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Pastry

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Crispy Doughnuts? Yeah, I’m Into It

Aungier Danger in Dublin, IrelandThere’s a fairly well regarded doughnut joint in Dublin called Aungier Danger, and the doughnuts there aren’t quite like any other doughnut I’ve had — they’re crispy.

They have a bunch of really interesting looking flavours, but I went with the Dublin Death Trap, which is pretty straightforward: it’s filled with vanilla custard, and topped with a chocolate ganash.

Aungier Danger in Dublin, Ireland

The flavours were great — the filling was really rich and custardy, and the ganash was admirably restrained in its sweetness, with a very pronounced dark chocolate flavour.

But the doughnut itself was just odd.  The whole bottom was weirdly crispy, and as you can see from the picture below, there was a fairly thick layer of grease that soaked into the pastry.  I have no idea if this was intentional or if there was just an issue with the temperature of the oil, but it actually wasn’t bad.  It was a bit off-putting at first, but once you get used to it the crispy/chewy contrast is actually pretty satisfying.

Aungier Danger in Dublin, Ireland

I wonder if the crispy exterior is an Irish thing?  I guess I’ll just have to eat more doughnuts to find out.  Such is life.

You Know What I Like Best? The Price.

Piemaker in Edinburgh, ScotlandWhen you’re traveling on a budget, there’s nothing more satisfying than finding a cheap meal that’s actually good.  A great example of this?  A delightfully affordable pie shop in Edinburgh called Piemaker.

Piemaker in Edinburgh, Scotland

I got a Scotch Pie, which is filled with a peppery mixture of very finely ground beef (the texture kind of reminded me of the filling of Jamaican patties).

Piemaker in Edinburgh, Scotland

I also got a haggis roll, which features greasy puff pastry (seriously, look at how oily the bag got after about 15 seconds of contact with this thing) filled with a generous amount of haggis.

To be honest, neither was anything too memorable, but the price?  I paid £2.50 for both — around four bucks Canadian — for a meal that was tasty enough and surprisingly filling.  Somehow, when it’s that cheap, it just tastes better.

Paris Croissant Roundup

Seeing as how I’m a reasonable person who spent some time in Paris, I ate a lot of croissants.  Do you want to hear about them?  Every single one?  No?  Okay, here they are.

Croissant in Paris, FranceDes Gateaux et du Pain
This was a solid croissant — maybe a little bit too aggressively crispy, but otherwise quite good.  Still, it worried me a bit; it was good, but very comparable to the better croissants I’ve had back home. Were Paris croissants not going to be as amazing as I had hoped?  The next one I ate answered that question pretty conclusively.

Croissant in Paris, FranceStohrer
And there it is — the croissant perfection I had hoped for.  The contrast between the perfectly crispy exterior and the soft, buttery interior was pure joy in pastry form.  It was actually kind of insane how buttery this was.  I held onto it with the paper bag as I ate it, and by the time I was done that bag was practically transparent.  And yet it didn’t taste greasy at all — just pleasantly buttery in all the best ways.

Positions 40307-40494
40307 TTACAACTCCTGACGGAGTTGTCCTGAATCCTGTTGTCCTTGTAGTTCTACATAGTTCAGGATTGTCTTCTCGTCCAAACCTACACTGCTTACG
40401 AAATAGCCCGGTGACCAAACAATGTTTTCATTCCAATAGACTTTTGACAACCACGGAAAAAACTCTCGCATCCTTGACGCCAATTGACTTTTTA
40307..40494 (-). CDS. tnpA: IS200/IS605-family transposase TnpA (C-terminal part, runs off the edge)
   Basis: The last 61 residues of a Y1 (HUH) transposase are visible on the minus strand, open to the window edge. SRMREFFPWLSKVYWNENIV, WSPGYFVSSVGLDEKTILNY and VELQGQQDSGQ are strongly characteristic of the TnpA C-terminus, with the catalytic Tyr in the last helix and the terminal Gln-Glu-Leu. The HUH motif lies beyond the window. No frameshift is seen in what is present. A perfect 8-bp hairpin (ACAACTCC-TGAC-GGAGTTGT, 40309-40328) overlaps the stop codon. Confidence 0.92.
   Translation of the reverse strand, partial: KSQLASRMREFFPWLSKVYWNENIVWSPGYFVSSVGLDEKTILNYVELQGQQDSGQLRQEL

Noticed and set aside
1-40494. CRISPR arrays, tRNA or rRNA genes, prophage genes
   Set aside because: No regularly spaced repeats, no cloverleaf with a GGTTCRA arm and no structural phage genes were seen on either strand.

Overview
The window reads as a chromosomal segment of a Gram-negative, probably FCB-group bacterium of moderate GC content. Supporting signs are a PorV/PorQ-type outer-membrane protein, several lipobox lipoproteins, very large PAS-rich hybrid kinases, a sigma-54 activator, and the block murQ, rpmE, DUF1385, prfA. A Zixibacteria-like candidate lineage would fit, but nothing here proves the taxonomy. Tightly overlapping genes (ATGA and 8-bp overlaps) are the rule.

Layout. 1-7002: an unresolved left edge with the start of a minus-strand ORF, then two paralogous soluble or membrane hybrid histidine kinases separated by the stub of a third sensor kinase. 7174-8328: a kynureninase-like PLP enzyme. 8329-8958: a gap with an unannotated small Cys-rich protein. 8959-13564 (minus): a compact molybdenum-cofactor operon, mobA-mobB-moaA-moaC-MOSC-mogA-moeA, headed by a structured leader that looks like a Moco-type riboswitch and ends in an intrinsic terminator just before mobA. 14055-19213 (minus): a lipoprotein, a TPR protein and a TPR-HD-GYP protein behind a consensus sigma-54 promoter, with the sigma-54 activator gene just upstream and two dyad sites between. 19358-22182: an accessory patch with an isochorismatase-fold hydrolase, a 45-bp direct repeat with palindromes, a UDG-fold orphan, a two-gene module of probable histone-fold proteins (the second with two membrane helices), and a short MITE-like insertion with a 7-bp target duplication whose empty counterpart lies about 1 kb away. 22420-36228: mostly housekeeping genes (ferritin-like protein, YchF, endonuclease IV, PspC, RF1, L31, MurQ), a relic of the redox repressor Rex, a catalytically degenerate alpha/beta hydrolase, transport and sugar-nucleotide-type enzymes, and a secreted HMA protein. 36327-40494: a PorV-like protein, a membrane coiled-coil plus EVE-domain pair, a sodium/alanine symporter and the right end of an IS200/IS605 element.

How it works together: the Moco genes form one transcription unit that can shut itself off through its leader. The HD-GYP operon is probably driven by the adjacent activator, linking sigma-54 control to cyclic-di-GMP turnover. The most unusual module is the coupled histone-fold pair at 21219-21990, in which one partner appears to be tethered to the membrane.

Croissant in Paris, FranceMaison Decorde
This actually wasn’t on my list of places to check out — apparently most bakeries in Paris are closed on Mondays, so after striking out a couple of times, I wound up at this place completely at random.  And the croissant was pretty good, with a lightly crispy exterior and a mild buttery flavour.  But the texture of the interior was weirdly tough; it was still a pretty good croissant, but this is Paris, so pretty good is actually kind of awful.

Croissant in Paris, FranceChatillon Pascal
Easily the daintiest croissant I’ve had, this had an ultra-light, almost ethereal outer layer of crispiness, and a super fluffy interior. It was also a little bit sweeter than the other croissants I’ve had so far. Not mind-blowing, but quite tasty!

Croissant in Paris, FranceBlé Sucré
I actually wasn’t crazy about this one. Though it was mostly okay — nice crackly exterior, fluffy interior — it was the greasiest croissant I’ve ever had.  It left my mouth and lips unpleasantly grease-slicked, like I just took a swig of oil.  And yet it didn’t have a particularly pronounced buttery flavour.

Croissant in Paris, FranceMaison Landemaine
Well, that was extremely middle-of-the-road. It was mostly pretty good — nice and buttery, good interior texture — but it was lacking the exterior crispiness that you’ve gotta have in a great croissant.

Croissant in Paris, FranceCafe Pouchkine
Quite good, but extremely untraditional — aside from the fact that it’s lightly glazed in some kind of syrup, the interior is sprinkled with a small amount of cocoa (I think — there was very little of it, but there did seem to be a mild chocolaty flavour). It’s actually really tasty for what it is, but come on, man. Don’t mess with the croissant. Also: at two Euros, this was the most expensive croissant I’ve had by far.

Croissant in Paris, FranceEric Kayser
Meh.

Croissant in Paris, FranceDominique Saibron
I actually had to stand in a pretty long line for this one, so I had high hopes that it would be something special. And though it was one of the better croissants that I had in Paris, the exterior crispiness wasn’t quite there.

All in all, it might seem like I’m pretty negative on a lot of these croissants.  I was being tough on them, being in Paris and all, but I’d be happy to eat any one of them back home.  I did peak early though — the best croissant was easily the one from Stohrer.